Finally, one of the most common video interview mistakes is failing to send a thank you email afterward. Just like a traditional interview, you must always send a thank you note. Bonus points if you can send one to everyone on the video call. Since you are at home, you have the luxury of quickly jotting down the names of each interviewer to send them a personalized thank you message.

Here is a guide on how to craft the perfect virtual interview thank-you note.

Four Activities to Master During Your Job Search

Four Activities to Master During Your Job Search

Searching for a new job is much more than just scouring online job boards and refreshing your inbox every five minutes. There are many ways you can bolster your search in the background of your job hunting journey. If you are looking for better results, here are four activities to master during your job search.

Clean up your social media

Did you know that nearly 70% of employers check candidates’ social media when making hiring decisions? While you are in between applying for jobs, take some time to clean up your social media accounts. If you have some distasteful or unprofessional posts, it’s probably a good idea to remove them. So, next time you see one of those cringy Facebook memories from years ago, consider deleting it. Moreover, if you are worried about a future employer seeing your social media content, it might be best to make some or all of your profiles private. It is pretty easy to change your privacy settings on Instagram, Facebook, and Twitter.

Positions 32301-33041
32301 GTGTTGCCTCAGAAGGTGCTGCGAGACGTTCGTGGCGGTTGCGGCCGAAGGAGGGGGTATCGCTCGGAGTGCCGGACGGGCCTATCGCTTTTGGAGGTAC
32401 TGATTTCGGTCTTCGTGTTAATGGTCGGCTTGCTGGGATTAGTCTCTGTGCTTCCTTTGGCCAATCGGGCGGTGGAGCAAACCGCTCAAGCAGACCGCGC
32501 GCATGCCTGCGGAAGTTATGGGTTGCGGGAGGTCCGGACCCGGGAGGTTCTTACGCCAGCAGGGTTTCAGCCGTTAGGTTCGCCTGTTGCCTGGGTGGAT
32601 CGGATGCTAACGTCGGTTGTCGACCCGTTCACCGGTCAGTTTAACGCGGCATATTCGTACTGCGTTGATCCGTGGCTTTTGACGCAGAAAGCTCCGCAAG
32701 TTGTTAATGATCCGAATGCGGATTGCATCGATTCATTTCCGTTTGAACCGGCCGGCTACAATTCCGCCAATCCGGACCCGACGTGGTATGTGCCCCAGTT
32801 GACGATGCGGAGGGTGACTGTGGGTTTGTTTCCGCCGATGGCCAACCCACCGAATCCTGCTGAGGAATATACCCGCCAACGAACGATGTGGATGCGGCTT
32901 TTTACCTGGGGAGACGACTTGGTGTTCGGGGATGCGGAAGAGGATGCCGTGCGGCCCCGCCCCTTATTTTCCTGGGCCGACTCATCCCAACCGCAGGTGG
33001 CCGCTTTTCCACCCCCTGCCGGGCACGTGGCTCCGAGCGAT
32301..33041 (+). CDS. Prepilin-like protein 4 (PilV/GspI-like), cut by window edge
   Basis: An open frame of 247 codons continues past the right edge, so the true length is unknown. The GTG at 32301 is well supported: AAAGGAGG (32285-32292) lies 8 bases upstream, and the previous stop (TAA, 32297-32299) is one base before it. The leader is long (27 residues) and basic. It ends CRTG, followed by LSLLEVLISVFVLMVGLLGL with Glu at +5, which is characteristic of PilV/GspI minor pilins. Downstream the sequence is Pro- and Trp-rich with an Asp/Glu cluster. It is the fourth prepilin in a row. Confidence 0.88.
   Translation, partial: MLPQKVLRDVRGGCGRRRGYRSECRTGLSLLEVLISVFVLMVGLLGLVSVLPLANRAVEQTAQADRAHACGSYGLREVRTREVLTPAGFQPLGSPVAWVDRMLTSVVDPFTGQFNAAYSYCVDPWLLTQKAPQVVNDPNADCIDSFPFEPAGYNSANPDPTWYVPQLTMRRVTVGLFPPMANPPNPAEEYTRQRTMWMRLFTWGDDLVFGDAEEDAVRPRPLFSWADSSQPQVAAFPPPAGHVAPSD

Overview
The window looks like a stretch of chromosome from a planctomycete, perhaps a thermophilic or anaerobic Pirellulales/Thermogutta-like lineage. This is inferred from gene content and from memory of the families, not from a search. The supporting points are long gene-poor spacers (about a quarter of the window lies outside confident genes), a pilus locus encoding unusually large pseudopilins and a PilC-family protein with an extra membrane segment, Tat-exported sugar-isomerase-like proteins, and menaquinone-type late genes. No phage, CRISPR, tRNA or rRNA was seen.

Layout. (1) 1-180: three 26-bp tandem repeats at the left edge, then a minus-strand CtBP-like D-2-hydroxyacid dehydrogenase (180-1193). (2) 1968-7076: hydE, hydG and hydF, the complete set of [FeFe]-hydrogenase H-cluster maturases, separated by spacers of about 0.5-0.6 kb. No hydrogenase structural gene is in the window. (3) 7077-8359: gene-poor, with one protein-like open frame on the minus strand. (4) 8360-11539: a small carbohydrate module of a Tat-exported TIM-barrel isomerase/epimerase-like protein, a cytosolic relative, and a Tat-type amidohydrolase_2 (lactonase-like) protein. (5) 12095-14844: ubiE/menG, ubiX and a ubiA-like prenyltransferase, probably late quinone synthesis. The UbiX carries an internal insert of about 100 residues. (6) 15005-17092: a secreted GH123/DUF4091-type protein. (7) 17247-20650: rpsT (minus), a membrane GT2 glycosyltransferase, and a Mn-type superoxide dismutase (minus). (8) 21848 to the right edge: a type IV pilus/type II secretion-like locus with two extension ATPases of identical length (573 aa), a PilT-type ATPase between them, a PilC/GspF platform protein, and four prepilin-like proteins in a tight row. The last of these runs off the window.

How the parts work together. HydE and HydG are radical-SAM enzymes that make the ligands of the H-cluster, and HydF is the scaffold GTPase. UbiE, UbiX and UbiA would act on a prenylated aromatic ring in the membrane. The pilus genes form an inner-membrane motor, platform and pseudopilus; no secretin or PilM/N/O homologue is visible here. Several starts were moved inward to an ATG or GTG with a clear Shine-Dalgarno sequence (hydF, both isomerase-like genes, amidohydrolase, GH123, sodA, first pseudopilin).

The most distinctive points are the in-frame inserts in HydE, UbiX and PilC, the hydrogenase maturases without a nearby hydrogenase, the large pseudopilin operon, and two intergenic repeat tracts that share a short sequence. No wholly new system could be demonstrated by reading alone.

Become familiar with virtual interview platforms

Another activity to master during your job search is familiarizing yourself with popular virtual interview platforms. If you have experience with platforms like Teams or Zoom, you are in good shape. However, if you don’t have much experience with these technologies, it’s worth your time to get to know them. Take a page out of the book from this prosecutor from Texas.

Save yourself from any embarrassing video interview moments to ensure your meeting goes purrfect!

Create a side hustle

If you have been unemployed for a while, have you considered working on a side hustle? Many people across the world are marketing their skills on a consulting basis. Creating a side hustle is an excellent way to extend your network, bolster your portfolio, and make a little money on the side. There are numerous programs out there like Fiverr and Udemy, each with different perks or specialties. So, whether you are a content creator, engineer, or excellent writer, there are plenty of opportunities to create a side hustle and make some spare cash during your job search.

Partner with a recruiter

Another activity to master during your job search is developing a partnership with a recruiter. Recruiting firms like JSG are looking for talented candidates to help them discover their next job opportunity. We have strong relationships with hiring managers and help you from resume submittal to signing your offer letter. Our team at JSG is ready to help you find your next position. We have hundreds of jobs across North America with clients ready to hire talented workers just like you. Reach out to us today, and let’s get you back to work!